(Source: Conference Reporter Newsletter 04/18/2019)
At the Tampa conference last month, four labor arbitrators discussed a case in which the employer – a bank – disciplined an employee for using offensive language (the F word) toward a co-worker and for bullying her. The discussion focused on the proper level of discipline. The arbitrators felt management over-reacted. What follows are excerpts from that discussion.
The penalty must be proportionate to the offense and employee history.
First, management has the right to establish a rule that employees must be civil toward each other. Second, the use of the F word is so prevalent today that it seems almost old-fashioned to comment about its use. But there has to be a relationship between the penalty and the offense. The bank says to the employee, “The next time you use foul language, you’ll be terminated.” That essentially is imposing a last chance agreement or final warning. And that does not comport with progressive discipline. She is an otherwise good, 13-year employee. I know bullying is being recognized as a legitimate concern, but this did not rise to the level of warranting an LCA.
What is going on in the background?
The employer was doing everything right until it got to the LCA. The first thing you want to think about is: What’s up with her? What’s going on that would make her react like this? We haven’t seen these problems before so what’s triggering her? The employer appropriately refers her to the EAP. That makes sense, so the EAP can figure out why she’s lashing out at her co-workers. I am also okay with the written warning. Why then is there also an LCA put in place? She has two counselings, a written warning, and now this LCA which states: if you do it again, you’re fired. That’s just too severe a step to take. That’s not how progressive discipline works. The next step would be suspension. You’re trying to correct behavior. You’re not trying to push her out the door after one written warning.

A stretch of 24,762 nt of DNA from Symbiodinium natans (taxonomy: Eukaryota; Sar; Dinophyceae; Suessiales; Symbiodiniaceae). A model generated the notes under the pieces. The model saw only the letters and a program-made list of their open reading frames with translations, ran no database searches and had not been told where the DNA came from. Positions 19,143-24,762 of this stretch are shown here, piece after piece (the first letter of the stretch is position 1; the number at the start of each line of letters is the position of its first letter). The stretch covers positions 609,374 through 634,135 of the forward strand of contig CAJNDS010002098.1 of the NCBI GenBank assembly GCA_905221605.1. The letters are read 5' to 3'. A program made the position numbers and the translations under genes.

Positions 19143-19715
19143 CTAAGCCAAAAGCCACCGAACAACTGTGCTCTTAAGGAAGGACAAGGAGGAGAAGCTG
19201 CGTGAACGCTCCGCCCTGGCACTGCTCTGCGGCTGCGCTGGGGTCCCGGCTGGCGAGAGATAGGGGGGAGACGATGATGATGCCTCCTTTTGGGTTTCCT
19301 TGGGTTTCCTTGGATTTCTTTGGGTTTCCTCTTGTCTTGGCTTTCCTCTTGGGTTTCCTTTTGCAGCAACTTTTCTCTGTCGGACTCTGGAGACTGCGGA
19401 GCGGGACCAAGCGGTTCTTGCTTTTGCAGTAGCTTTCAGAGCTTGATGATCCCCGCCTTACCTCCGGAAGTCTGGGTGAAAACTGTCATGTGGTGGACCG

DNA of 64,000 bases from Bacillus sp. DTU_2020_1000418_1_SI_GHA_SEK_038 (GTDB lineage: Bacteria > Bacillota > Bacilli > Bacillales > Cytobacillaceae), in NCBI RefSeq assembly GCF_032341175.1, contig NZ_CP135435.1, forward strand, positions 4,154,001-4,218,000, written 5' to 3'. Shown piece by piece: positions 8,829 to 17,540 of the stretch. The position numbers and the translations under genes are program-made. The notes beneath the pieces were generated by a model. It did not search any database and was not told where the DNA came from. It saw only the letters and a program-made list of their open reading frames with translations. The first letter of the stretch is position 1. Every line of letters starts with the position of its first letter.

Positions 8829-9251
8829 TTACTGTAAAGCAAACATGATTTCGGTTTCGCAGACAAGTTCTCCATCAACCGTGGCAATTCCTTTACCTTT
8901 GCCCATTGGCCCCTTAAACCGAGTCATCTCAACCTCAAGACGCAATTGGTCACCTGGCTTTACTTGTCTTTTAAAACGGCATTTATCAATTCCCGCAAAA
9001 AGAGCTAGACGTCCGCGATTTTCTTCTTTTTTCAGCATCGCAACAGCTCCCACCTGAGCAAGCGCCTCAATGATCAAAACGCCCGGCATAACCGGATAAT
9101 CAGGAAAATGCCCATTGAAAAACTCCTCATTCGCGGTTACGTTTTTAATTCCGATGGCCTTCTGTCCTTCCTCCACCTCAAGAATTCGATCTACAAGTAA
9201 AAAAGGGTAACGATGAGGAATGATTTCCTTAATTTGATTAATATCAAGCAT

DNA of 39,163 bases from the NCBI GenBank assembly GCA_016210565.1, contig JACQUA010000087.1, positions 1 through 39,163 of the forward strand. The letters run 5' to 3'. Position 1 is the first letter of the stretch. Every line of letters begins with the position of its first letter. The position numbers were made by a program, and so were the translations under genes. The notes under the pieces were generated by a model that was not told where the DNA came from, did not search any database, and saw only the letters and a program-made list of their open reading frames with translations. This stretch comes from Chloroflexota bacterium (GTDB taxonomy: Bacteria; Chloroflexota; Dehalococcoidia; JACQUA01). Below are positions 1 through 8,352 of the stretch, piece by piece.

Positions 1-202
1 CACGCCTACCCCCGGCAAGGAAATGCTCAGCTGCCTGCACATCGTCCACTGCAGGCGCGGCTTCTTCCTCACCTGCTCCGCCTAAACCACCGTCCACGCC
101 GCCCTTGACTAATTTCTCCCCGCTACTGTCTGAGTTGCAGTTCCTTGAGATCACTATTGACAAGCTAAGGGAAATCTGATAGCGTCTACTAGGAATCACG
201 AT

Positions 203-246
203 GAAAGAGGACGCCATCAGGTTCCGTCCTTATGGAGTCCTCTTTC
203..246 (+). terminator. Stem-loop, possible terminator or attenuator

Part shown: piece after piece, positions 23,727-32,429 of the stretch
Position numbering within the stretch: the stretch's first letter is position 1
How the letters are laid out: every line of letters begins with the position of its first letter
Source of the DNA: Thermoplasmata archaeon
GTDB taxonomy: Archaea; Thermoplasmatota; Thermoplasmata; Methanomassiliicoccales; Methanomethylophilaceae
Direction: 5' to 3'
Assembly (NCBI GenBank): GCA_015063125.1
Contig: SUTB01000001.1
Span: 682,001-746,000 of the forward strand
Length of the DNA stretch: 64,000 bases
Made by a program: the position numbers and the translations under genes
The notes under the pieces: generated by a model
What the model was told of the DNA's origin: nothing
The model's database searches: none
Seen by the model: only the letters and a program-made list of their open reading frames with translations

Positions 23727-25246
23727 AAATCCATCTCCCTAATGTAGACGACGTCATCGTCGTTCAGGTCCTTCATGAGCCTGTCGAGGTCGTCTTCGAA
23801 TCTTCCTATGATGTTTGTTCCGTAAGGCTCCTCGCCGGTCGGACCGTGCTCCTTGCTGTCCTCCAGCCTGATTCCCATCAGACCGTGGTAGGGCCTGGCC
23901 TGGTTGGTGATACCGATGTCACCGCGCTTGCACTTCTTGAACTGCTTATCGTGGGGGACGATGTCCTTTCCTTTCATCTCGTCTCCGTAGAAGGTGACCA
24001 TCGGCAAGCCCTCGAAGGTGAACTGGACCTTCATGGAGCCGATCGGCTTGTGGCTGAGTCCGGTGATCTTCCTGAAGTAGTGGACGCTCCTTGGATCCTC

Look at the language of the LCA: “If there are any further complaints concerning your interactions with co-employees or members of the public [you will be discharged].” Look at the word – complaints. This is extraordinary and I don’t think a future arbitrator will go along with the literal language. It doesn’t even require the employer to document that there were insulting comments made, just that there was a complaint. Read literally, the language has a terrifying effect upon the employee. That language, in and of itself, goes beyond any reasonable reaction to what happened.
Is there another approach management could take?
There is another approach. She has been having problems for awhile. Instead of giving her an oral reprimand and then a written reprimand, they coached her twice. And then, the employer held a team meeting to emphasize the civility rules. The union steward tells the supervisor that the “past coachings probably didn’t take.” What does that mean? It means that she’s known to be somebody who curses a lot or is offensive in her communications with colleagues. Then, we have this incident. And the employer sends her to an EAP and says, “We’re not going to tolerate this.” In this day and age, arbitrators are very conscious of the new emphasis in society on bullying. They’re trying to tell her: don’t do it. Culture counts. This is a bank and not a rough & tumble factory. There is heightened scrutiny and they’re trying to train her to keep her mouth shut and be polite. Instead of saying, “You do this again and you’ll be discharged,” the employer should have said, “If you do this again, you will be disciplined up to and including discharge.”